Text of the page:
One Year After Paris Attacks, Bataclan Concert Hall Reopens
(SOUNDBITE OF ARCHIVED RECORDING)
STING: (Singing) Roxanne, you don't have to put on the red light.
RACHEL MARTIN, HOST:
And of course that is Sting performing at the reopening of the Bataclan concert hall in Paris last night. A year ago, terrorists stormed the club during a concert, taking hostages for several hours and killing 90 people. Coordinated attacks that night across the city took the lives of 130 people. A year later, NPR's Eleanor Beardsley returns to the neighborhood where most of the attacks took place.
ELEANOR BEARDSLEY, BYLINE: Bonjour, Didi.
DIDI: (Speaking French).
BEARDSLEY: Didi has come back to work security for Sting's concert at the Bataclan. He was the security guard on duty at the front door a year ago, when three terrorists wearing explosive belts arrived, shooting their way into the club. Didi saved hundreds of lives last November 13 by opening emergency exits and leading people to safety.
He doesn't want to use his last name because he says he's received death threats from Islamist extremists. Didi says he's doing better now. He had a baby daughter this year and was awarded a national medal of honor for his bravery. But he says he doesn't know if he'll ever be able to return to his job.
DIDI: (Through interpreter) I'm waiting for this concert to see if I can do this job again. You can't know until you're in the exact conditions again, there in the dark.
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STING: (Speaking French).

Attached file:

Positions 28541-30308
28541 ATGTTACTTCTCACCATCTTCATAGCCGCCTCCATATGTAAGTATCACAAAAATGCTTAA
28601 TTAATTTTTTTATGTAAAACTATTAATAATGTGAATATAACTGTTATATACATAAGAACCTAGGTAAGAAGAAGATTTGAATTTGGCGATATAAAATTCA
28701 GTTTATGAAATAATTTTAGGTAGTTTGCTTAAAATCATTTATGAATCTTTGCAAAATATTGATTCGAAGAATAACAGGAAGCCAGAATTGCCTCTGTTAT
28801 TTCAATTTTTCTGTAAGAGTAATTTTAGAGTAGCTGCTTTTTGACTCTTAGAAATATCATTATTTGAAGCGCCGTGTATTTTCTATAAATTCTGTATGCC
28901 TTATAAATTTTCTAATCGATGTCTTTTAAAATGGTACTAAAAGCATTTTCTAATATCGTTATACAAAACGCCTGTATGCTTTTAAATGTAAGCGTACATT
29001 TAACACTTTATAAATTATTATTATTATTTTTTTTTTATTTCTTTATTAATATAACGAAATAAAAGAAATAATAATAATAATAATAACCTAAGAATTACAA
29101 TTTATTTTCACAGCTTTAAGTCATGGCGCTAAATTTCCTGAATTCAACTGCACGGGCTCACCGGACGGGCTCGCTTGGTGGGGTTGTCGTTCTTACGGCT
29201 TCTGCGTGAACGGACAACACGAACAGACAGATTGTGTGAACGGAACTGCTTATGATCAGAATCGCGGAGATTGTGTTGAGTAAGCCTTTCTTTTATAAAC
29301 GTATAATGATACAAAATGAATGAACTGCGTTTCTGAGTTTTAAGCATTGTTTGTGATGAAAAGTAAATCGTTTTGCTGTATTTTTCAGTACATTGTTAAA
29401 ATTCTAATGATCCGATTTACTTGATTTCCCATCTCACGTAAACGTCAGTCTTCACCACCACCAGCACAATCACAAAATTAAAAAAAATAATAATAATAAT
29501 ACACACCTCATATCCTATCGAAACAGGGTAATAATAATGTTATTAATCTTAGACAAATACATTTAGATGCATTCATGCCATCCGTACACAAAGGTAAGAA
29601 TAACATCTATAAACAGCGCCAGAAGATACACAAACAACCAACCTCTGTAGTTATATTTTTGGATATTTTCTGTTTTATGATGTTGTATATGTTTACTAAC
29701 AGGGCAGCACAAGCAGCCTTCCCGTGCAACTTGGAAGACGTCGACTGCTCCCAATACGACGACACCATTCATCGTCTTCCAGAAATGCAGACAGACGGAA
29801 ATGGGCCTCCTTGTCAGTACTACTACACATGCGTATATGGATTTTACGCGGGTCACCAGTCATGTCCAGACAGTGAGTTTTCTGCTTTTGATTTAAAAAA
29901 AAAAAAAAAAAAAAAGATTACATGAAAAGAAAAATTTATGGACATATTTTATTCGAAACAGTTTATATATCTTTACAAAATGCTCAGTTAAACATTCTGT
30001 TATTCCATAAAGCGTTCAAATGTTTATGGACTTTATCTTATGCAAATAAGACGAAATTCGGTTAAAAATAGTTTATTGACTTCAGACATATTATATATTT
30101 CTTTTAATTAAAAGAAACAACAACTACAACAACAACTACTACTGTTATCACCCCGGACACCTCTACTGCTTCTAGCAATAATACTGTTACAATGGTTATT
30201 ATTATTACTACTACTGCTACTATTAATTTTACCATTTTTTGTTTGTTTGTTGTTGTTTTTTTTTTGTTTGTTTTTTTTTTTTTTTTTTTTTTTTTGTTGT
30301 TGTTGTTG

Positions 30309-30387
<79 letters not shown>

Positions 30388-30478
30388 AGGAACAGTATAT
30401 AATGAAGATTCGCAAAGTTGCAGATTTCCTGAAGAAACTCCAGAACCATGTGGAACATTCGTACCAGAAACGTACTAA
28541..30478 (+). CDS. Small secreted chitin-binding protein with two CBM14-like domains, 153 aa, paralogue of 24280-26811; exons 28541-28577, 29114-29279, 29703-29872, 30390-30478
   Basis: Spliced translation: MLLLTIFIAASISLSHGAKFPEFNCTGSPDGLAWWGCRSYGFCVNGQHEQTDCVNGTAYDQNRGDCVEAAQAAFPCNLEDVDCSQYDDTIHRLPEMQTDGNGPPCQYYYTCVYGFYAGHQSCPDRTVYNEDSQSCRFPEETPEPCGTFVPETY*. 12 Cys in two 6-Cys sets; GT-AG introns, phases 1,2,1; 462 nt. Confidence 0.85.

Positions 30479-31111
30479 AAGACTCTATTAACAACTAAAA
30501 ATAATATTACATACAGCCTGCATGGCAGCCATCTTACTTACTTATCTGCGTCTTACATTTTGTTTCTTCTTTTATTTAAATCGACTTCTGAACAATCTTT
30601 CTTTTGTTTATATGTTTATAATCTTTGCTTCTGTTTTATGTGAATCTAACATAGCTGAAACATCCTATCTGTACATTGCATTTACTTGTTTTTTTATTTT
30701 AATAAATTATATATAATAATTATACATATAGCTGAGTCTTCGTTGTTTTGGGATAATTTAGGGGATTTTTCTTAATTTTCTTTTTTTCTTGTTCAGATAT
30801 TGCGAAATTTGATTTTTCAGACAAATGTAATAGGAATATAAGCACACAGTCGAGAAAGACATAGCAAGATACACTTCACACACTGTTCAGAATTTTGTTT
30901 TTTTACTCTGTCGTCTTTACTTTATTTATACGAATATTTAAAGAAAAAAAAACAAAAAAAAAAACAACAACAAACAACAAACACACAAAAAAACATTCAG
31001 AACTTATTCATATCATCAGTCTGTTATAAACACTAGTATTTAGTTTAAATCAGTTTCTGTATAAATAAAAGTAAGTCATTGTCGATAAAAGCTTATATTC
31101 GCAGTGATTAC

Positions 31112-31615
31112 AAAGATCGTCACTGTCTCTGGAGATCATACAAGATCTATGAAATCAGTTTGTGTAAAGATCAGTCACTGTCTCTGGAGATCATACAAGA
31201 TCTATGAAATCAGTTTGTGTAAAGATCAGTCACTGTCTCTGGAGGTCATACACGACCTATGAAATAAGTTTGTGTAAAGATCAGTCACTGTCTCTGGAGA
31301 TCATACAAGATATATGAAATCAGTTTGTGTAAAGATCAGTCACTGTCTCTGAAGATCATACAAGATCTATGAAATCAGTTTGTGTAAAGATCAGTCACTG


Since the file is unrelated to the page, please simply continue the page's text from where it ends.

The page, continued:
BEARDSLEY: Sting began his concert last night with a minute of silence. The media wasn't allowed in, but the audience shared the concert on social media. Ceremonies are being held across Paris today in memory of those who lost their lives in the worst attack on France since World War II.
(SOUNDBITE OF DOOR SHUTTING)
STEPHANE DANTIER: (Speaking French).
BEARDSLEY: Stephane Dantier owns a bistro right across from two outdoor cafes where 14 people were murdered. "I saw the fire coming out of their guns," he says. Dantier says the neighborhood has come back to life. He shows me the plaque that is to be unveiled today. It's still covered in cardboard.
DANTIER: (Through interpreter) We'll never forget, of course. But I don't think this is the right way to remember. The plaque is transforming this gay, festive place into a kind of memorial to death.
MYRIAM: I start again from scratch, basically.
BEARDSLEY: That's 41-year-old Myriam who returned to the Bataclan for Sting's concert. Security guard Didi saved her life a year ago. She doesn't want to give her last name either because she fears for her safety. Myriam says after the Bataclan attack, she could no longer work as a flight attendant.
MYRIAM: I don't feel comfortable in being responsible for safety and security and wearing a uniform in a closed tube (laughter). I don't trust myself if I get scared.
BEARDSLEY: Myriam says she's busy raising her 18-month-old son and has embarked on a new career in the music industry. She says she's learning how to live again and embracing life as never before.
Eleanor Beardsley, NPR News, Paris.
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